When Nar’s odar (non-Armenian) boyfriend gets down on one knee and proposes to her in front of a room full of drunk San Francisco tech boys, she realizes it’s time to find someone who shares her idea of romance.
Enter Mom. Armed with plenty of mom guilt and an actual spreadsheet of Facebook-stalked Armenian men (complete with their height and weight), Mom convinces Nar to attend Explore Armenia, a month-long series of events in the city—line dancing (okay), cooking class (better), brandy tasting (better yet).
But it’s not the mom-approved playboy doctor or bro-slinging engineer that catches her eye at the very first gathering—it’s Erebuni, a woman as equally immersed in the witchy arts as she is in preserving Armenian identity. Suddenly, with Erebuni as her winggirl, the events feel like far less of a chore, and much more of an adventure. Who knew cooking up kuftes together could be so... sexy?
Erebuni helps Nar see the beauty of their shared culture, and makes her feel understood in a way she never has before. But there’s one teeny problem: Nar’s not exactly out as bisexual. Her mom doesn’t even want her wearing flats, how would she feel about Nar bringing home a woman? Nar is finally embracing the identities she’s stifled for years, but coming out could land her right in the center of the Armenian gossip mill, bringing lifelong shame to her mother.
The clock is ticking on Nar’s double life, though—the closing Explore Armenia banquet is coming up, and her entire extended family will be there, along with Erebuni. Her worlds colliding. But Nar is determined to be brave, determined to claim her happiness.
The inspiration behind the book: There are so few books on the Armenian diaspora experience, very few lighthearted ones, and even fewer LGBQTA+ stories. Armenians deserve joyous stories, queer Armenians even more so. I wanted to give visibility to the forgotten people within a forgotten people, and give them a happy ending. Also, I wanted to open the narrative on the complex contradictions of Armenian diaspora culture—how it is both painful and funny, beautiful but repressive. There are so many knots in the tree that comprise the Armenian experience, and I felt compelled to share a few of those knots with the world, in an uplifting way.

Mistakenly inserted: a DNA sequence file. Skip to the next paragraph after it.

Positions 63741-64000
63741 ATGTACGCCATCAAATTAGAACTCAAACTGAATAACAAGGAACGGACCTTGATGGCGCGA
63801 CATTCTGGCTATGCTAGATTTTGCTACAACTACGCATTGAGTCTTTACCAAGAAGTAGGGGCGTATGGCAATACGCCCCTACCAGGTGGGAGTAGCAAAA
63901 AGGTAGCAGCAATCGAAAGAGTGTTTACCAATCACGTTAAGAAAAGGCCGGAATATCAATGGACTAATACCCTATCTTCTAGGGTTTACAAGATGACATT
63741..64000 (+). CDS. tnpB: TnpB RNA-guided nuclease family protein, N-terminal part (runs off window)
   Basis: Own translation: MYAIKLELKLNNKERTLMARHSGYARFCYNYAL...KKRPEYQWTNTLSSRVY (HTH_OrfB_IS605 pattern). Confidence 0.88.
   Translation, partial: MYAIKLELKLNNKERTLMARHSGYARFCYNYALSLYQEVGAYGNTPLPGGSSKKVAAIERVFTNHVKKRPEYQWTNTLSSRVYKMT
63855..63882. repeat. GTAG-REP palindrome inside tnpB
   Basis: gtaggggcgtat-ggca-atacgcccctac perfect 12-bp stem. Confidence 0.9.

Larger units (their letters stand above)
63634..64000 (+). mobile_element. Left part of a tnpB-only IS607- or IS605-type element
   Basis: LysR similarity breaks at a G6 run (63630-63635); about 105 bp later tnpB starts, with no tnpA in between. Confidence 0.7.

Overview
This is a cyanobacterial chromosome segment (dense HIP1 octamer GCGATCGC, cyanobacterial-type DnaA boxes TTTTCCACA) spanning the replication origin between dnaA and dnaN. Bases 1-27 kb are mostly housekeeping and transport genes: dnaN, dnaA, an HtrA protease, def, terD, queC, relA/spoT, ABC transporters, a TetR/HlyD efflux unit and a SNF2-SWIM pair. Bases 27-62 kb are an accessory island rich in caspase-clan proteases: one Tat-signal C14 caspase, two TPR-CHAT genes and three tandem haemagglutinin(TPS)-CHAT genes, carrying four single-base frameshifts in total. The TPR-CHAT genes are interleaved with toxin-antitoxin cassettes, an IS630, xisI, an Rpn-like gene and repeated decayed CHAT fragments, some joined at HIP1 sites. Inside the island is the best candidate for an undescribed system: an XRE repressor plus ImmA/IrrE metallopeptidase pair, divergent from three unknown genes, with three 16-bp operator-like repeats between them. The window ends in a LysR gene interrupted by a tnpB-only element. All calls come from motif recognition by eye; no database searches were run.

Cover art by Artist Liza Rusalskaya and Art Director Katie Anderson.
Forthcoming from Berkley - Penguin Random House, Summer 2024 cover reveal coming soon
Sparks fly between two women pitted against each other in this delectable new romantic comedy by Taleen Voskuni, author of Sorry, Bro.
Twenty-seven-year-old Nazeli “Ellie” Gregorian enjoys the prestige of her tech marketing job but hates the condescending Patagonia-clad tech bros, her micromanaging boss, and her ex-boyfriend, who she’s forced to work with every day. When Ellie’s lovingly overbearing parents ask her to attend PakCon—a food packaging conference in Chicago—to help promote their company and vie to win an ad slot in the Superbowl (no big deal), she’s eager for a brief change and a delicious distraction.
At the conference, she meets witty, devil-may-care Vanya Simonian. Ellie can’t believe how easy it is to talk to Vanya and how much they have in common—both Armenian! From the Bay Area! Whose families are into food! Their meet-cute is cut short, however, when Ellie’s parents recognize Vanya as the daughter of the owners of their greatest rival, whose mission (according to Ellie’s mother) is to whitewash and package Armenian food for the American health-food crowd.
Sworn as enemies, Ellie and Vanya must compete against each other under their suspicious parents' scrutiny, all while their feelings for each other heat to sizzling temps.